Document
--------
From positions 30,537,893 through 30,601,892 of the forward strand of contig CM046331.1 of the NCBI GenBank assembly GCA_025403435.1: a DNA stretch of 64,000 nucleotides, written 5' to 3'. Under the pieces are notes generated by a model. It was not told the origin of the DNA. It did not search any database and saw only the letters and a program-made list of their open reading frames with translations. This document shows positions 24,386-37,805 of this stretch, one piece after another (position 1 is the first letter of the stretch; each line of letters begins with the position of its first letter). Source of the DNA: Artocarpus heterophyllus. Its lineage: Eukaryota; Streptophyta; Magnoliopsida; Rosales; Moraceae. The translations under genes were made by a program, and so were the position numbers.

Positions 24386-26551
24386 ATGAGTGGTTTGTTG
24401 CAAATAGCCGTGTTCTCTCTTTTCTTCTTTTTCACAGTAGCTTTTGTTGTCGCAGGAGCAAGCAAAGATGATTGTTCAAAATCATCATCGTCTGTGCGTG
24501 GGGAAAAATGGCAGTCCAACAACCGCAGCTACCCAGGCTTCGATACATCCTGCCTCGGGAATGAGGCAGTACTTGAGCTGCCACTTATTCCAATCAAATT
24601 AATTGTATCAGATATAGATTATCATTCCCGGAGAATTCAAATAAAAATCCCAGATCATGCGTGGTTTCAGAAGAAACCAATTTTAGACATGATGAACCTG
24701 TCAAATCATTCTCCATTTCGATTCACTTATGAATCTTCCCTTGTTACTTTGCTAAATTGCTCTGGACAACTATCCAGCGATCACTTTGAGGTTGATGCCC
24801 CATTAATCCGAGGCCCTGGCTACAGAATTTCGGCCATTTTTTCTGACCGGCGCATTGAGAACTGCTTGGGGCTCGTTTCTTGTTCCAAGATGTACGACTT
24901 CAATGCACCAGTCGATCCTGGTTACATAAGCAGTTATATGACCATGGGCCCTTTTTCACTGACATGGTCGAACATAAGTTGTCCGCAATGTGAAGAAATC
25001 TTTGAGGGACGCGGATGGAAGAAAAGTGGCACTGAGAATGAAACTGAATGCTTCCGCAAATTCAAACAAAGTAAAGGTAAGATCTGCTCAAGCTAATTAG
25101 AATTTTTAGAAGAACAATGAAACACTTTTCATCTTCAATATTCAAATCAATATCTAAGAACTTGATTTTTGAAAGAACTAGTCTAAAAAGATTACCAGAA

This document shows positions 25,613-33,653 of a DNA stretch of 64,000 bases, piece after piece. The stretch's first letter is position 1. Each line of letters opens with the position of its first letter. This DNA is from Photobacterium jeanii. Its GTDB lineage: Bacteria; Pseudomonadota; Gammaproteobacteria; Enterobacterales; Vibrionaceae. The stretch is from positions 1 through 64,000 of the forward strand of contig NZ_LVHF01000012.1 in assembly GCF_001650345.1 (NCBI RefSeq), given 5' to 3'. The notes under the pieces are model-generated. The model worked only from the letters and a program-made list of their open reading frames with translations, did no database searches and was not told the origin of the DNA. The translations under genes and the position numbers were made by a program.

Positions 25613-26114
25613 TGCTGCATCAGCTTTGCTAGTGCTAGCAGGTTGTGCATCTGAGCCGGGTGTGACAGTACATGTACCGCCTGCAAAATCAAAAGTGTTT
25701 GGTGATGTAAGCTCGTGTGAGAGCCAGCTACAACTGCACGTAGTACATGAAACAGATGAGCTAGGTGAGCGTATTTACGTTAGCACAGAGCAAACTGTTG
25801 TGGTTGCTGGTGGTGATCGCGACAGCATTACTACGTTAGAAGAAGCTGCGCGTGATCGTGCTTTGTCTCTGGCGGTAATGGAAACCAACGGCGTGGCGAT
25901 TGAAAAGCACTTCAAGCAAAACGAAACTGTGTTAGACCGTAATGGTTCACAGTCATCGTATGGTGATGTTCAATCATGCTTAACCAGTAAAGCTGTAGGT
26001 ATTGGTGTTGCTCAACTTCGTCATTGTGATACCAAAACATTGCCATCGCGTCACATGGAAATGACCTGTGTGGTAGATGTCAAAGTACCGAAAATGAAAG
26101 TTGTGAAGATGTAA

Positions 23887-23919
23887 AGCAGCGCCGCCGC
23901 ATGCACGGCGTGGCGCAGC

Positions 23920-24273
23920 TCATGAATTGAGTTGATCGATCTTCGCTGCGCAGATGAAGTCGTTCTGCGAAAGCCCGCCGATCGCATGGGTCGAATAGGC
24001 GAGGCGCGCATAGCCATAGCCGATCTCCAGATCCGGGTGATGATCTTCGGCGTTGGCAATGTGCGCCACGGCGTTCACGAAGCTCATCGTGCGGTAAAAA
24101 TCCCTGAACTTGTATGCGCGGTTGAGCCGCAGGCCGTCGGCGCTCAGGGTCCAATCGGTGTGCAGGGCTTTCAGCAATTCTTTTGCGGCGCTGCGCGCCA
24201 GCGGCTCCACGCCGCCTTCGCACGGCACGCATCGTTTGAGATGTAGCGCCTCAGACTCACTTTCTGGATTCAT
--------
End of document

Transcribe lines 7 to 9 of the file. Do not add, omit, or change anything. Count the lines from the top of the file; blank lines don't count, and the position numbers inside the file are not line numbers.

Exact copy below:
24701 TCAAATCATTCTCCATTTCGATTCACTTATGAATCTTCCCTTGTTACTTTGCTAAATTGCTCTGGACAACTATCCAGCGATCACTTTGAGGTTGATGCCC
24801 CATTAATCCGAGGCCCTGGCTACAGAATTTCGGCCATTTTTTCTGACCGGCGCATTGAGAACTGCTTGGGGCTCGTTTCTTGTTCCAAGATGTACGACTT
24901 CAATGCACCAGTCGATCCTGGTTACATAAGCAGTTATATGACCATGGGCCCTTTTTCACTGACATGGTCGAACATAAGTTGTCCGCAATGTGAAGAAATC